It’s a myth that student loan consolidation will save you money. Unless your goal is to save money on your monthly payments, consolidating your student loans will generally cost more over the life of a loan.
Loan consolidation may have helped borrowers save money in the past, but the rules have changed. All consolidation does is replace several student loans with a single loan, allowing you to focus on one monthly payment and a single payoff date.
Consolidation Doesn’t Lock in Interest Rates
Federal student loans before July 1, 2006, were issued with variable interest rates, meaning that rates could go up or down depending on the economy. As such, consolidation was a good idea because it meant being able to consolidate variable-interest loans into one low-interest loan.
Since the summer of 2006, however, federal student loans have come with fixed interest rates. Consolidation is no longer used to lock in a fixed interest rate because the borrower already has a fixed rate.
Still, there is a clear advantage to consolidating student loans. You can combine multiple loans from various lenders into one consolidated loan that is serviced by a single provider. This means you only have to deal with one monthly payment. That fact alone is enough for many borrowers to consider consolidation, even if it doesn’t save them money in the long run.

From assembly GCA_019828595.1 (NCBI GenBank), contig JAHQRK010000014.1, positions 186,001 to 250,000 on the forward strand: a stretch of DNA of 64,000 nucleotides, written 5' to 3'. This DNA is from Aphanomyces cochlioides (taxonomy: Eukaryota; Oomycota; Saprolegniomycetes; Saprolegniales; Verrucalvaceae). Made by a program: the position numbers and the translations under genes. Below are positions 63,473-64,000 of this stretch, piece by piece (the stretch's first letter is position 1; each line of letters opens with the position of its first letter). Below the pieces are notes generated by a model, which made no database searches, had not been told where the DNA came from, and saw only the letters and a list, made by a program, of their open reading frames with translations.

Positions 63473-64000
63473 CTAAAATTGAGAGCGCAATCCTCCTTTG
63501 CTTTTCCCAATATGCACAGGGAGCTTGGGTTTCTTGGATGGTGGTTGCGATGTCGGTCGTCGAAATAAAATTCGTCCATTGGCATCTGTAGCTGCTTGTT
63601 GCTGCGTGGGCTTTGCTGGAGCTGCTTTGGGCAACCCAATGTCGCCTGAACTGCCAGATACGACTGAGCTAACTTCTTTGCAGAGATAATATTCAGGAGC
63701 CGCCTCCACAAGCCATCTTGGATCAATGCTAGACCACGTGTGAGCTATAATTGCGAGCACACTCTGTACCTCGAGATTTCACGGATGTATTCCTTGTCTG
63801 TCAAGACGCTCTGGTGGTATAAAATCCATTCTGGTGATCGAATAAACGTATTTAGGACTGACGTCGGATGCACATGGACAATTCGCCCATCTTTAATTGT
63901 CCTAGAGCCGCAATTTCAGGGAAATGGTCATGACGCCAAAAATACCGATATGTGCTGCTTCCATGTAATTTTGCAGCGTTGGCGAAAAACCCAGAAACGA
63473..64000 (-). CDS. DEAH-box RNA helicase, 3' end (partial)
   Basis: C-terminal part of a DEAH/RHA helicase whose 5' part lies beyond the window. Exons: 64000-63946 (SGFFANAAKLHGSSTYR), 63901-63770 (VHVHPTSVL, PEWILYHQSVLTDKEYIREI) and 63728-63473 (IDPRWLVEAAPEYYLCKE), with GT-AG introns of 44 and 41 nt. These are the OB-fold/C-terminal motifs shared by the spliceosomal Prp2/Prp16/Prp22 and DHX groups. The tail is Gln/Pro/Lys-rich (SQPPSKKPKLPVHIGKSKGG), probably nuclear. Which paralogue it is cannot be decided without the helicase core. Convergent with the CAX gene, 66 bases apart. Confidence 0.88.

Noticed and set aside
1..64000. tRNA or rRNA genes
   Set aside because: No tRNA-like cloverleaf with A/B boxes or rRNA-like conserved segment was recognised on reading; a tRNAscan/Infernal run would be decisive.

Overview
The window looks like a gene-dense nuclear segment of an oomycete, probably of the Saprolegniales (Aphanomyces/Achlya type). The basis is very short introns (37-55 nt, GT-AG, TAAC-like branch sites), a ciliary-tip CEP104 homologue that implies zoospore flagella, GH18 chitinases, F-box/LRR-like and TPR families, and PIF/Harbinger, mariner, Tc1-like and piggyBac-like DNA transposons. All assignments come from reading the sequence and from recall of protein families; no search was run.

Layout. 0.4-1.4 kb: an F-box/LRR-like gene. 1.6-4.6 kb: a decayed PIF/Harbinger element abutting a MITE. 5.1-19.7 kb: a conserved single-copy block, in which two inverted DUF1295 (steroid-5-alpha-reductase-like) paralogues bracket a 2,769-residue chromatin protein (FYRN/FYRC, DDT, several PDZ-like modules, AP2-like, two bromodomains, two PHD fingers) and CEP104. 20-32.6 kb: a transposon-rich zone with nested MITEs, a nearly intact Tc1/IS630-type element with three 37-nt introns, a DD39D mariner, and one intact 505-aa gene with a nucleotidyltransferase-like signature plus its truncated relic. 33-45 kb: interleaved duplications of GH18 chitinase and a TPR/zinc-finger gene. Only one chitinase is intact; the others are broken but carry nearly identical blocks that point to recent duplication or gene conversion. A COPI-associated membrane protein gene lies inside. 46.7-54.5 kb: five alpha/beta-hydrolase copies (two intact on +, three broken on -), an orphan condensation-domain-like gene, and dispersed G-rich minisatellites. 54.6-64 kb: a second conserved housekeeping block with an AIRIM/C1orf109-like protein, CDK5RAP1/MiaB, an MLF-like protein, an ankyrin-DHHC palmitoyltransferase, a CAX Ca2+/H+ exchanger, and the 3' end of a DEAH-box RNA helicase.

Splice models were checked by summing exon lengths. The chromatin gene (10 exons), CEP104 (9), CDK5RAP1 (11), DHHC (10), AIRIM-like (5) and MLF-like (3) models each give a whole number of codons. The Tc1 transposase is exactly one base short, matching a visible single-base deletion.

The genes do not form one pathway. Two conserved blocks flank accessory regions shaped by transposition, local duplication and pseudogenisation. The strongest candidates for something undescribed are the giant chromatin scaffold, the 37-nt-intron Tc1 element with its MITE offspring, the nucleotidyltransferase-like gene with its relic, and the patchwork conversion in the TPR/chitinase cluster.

Consolidation Stretches Out Payments
Most borrowers who consolidate are also looking to lower their monthly payments, not their overall loan amount, which results in an extended repayment term. While this certainly makes payments more affordable, it actually increases the amount of interest paid over the life of the loan. Essentially, you will pay more with loan consolidation than if you had kept each loan separate and continued to make those payments separately.
For example, if you have an unsubsidized Stafford loan with a 10-year repayment plan, you can consolidate the loan with a 25-year plan. You will enjoy lower monthly payments, but you’ve just added 15 years’ worth of interest on top of the amount you’ve borrowed.
To take advantage of the convenience of loan consolidation without paying more over the life of the loan, stay away from extended repayment plans. If all of your original loans came with 10-year repayment plans, consolidate them with another 10-year plan. You won’t save any money per month, but you will have a single loan payment and will stay on track to be debt-free in 10 years.
The Benefits of Keeping Loans Separate
When saving money over the life of your student debt is the overreaching goal, it’s often better not to consolidate. Keeping your loans separate in their original forms allows you to target each one individually so you can pay them off faster.
For instance, you can double up on the payments for the loan with the higher interest rate until it’s paid off and then focus on the next. Since there are no prepayment penalties on federal or private student loans, you can pay as much extra as you want whenever you get a cash windfall and can afford it. Doing this will help you save more money than if you consolidated your loans.